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Student studying exercise’s impact on breast cancer treatment

Thursday, 7 September 2017

Rebekah Crake wearing a fitness tracker
Photo provided by Starmedia

Breast cancer patients are wearing Fitbits to record their activity in a University of Otago, Christchurch, study exploring the impact of exercise on chemotherapy response.

The pilot study of 40 Canterbury women is being done by Pathology postgraduate student Rebekah Crake. She is doing her PhD at the campus’ Mackenzie Cancer Research group, which includes oncologists, geneticists and laboratory scientists.

Crake says the Canterbury women’s physical activity will be tracked during their chemotherapy treatment. Data from the Fitbits will be compared to the women’s response to chemotherapy to see if any trends emerge.

“The basic idea behind the study is that inflammation can decrease activity of the liver. Exercise can reduce inflammation in the liver, and the liver needs to be working well to metabolize chemotherapy drugs.”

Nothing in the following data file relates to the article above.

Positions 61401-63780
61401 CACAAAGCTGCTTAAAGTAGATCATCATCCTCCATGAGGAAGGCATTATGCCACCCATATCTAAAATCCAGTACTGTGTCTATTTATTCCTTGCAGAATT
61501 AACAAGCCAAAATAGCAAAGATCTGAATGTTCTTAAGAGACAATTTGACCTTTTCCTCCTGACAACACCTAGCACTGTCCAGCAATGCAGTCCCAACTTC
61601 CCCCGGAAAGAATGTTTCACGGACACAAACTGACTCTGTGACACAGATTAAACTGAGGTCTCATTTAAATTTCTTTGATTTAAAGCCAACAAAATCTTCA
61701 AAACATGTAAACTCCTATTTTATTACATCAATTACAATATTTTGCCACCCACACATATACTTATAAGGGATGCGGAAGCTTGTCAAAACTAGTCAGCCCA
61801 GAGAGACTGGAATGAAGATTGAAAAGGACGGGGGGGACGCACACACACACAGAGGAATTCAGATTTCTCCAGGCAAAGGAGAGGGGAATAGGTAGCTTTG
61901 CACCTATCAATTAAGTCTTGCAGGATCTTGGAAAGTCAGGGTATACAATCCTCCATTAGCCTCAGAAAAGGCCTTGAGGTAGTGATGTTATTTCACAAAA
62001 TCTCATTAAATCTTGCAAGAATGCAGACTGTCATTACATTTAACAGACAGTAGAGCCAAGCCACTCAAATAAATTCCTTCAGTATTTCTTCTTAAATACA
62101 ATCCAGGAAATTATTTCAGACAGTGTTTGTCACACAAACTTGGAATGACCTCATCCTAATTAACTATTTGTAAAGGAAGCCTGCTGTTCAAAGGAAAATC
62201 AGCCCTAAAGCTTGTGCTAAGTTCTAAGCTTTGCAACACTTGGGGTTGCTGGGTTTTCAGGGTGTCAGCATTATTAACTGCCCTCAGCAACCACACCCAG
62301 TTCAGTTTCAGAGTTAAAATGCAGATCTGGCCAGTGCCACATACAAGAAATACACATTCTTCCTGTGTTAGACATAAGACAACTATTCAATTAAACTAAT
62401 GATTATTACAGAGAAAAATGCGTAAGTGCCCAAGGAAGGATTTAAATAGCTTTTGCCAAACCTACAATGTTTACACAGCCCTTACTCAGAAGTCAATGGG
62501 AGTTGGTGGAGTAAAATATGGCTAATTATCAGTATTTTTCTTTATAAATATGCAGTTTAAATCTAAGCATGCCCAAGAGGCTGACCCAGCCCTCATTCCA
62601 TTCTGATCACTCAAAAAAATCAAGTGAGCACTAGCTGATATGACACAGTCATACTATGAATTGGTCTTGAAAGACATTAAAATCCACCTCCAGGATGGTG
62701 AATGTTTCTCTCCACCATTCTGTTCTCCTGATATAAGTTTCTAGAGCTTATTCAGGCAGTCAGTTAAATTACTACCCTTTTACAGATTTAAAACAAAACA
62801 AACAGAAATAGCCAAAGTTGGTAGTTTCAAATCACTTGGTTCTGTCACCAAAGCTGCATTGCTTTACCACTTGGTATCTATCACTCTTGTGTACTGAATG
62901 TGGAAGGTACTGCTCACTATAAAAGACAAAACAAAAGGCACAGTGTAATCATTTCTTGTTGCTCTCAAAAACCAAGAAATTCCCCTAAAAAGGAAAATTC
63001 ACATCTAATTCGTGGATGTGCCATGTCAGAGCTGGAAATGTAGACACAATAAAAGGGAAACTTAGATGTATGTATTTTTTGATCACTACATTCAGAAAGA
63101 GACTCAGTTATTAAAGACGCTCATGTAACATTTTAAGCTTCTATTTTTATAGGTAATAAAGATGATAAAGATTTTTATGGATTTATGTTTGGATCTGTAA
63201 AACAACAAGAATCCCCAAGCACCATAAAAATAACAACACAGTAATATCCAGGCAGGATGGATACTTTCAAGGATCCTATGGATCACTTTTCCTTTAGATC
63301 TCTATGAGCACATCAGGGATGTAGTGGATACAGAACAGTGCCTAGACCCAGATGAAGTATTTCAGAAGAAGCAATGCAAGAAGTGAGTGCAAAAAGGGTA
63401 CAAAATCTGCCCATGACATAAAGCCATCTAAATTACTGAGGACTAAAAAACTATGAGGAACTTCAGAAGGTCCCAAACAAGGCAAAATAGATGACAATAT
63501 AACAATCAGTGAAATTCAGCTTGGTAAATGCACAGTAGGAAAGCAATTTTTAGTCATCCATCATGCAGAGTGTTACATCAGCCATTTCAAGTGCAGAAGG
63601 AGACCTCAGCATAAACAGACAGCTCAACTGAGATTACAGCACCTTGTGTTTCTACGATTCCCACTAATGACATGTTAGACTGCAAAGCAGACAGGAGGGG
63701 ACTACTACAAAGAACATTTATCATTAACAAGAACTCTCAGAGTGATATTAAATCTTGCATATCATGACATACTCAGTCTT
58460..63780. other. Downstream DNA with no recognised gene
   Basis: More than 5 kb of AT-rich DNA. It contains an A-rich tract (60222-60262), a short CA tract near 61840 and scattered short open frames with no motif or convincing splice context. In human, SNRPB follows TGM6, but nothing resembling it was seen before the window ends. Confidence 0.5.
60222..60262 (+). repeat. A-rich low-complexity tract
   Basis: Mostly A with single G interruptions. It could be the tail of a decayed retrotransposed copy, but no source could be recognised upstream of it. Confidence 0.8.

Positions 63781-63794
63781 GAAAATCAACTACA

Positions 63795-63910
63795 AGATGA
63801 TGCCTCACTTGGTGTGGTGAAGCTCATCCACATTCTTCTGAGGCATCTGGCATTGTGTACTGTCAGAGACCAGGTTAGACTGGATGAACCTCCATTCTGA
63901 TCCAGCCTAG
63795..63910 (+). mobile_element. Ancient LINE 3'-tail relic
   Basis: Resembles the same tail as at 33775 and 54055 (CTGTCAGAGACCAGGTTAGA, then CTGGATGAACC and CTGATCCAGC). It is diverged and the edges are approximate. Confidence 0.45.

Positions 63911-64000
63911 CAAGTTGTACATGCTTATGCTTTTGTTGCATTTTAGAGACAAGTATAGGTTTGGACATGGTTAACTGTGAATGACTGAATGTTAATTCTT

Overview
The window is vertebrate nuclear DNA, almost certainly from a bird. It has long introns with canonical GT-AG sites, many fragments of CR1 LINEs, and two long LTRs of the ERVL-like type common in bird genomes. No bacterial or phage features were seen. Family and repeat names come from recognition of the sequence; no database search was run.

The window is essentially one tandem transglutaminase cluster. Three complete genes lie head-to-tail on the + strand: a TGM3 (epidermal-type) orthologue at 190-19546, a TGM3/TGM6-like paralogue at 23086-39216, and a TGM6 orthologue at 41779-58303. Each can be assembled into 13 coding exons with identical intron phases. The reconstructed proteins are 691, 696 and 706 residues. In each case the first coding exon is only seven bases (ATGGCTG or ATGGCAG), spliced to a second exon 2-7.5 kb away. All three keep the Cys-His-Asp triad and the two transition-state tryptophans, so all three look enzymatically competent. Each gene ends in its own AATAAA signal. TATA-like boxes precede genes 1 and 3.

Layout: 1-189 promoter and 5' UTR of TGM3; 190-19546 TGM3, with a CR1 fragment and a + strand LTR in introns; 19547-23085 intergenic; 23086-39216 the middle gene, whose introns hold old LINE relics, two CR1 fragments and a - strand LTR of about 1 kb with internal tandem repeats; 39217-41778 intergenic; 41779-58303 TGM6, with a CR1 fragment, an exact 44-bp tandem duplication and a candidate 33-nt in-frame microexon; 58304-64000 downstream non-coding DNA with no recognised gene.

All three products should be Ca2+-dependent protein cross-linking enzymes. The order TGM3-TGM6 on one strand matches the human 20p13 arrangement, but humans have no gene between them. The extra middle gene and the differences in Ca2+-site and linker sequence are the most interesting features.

Crake said overseas research suggested people who were physically active had a better quality of life, were less likely to have their cancer return after treatment, and were more likely to survive the disease.

She began recruiting patients from the Canterbury District Health Board’s oncology service in March this year. She hopes to have results from the study by the end of 2019.

“If we can show a trend in data that the women who exercised more had better response to chemotherapy it could warrant a larger study, with more people, and women doing different levels of exercise, to understand in greater detail the physical activity needed to make a difference. It’s pretty exciting to be involved in a project that could potentially help people improve their outcomes.”

Crake’s pilot trial includes women of normal weight and those who are obese. Dr Margaret Currie, of the Mackenzie Cancer Research Group, says there is a growing body of international evidence linking obesity with poorer outcomes for cancer patients.

“Obese patients seem to fare worse in terms of both their survival rates and response to treatment.’’

For this reason, Dr Currie and her colleagues are running several laboratory and clinical studies on the interaction between fat and cancer cells to uncover the connection.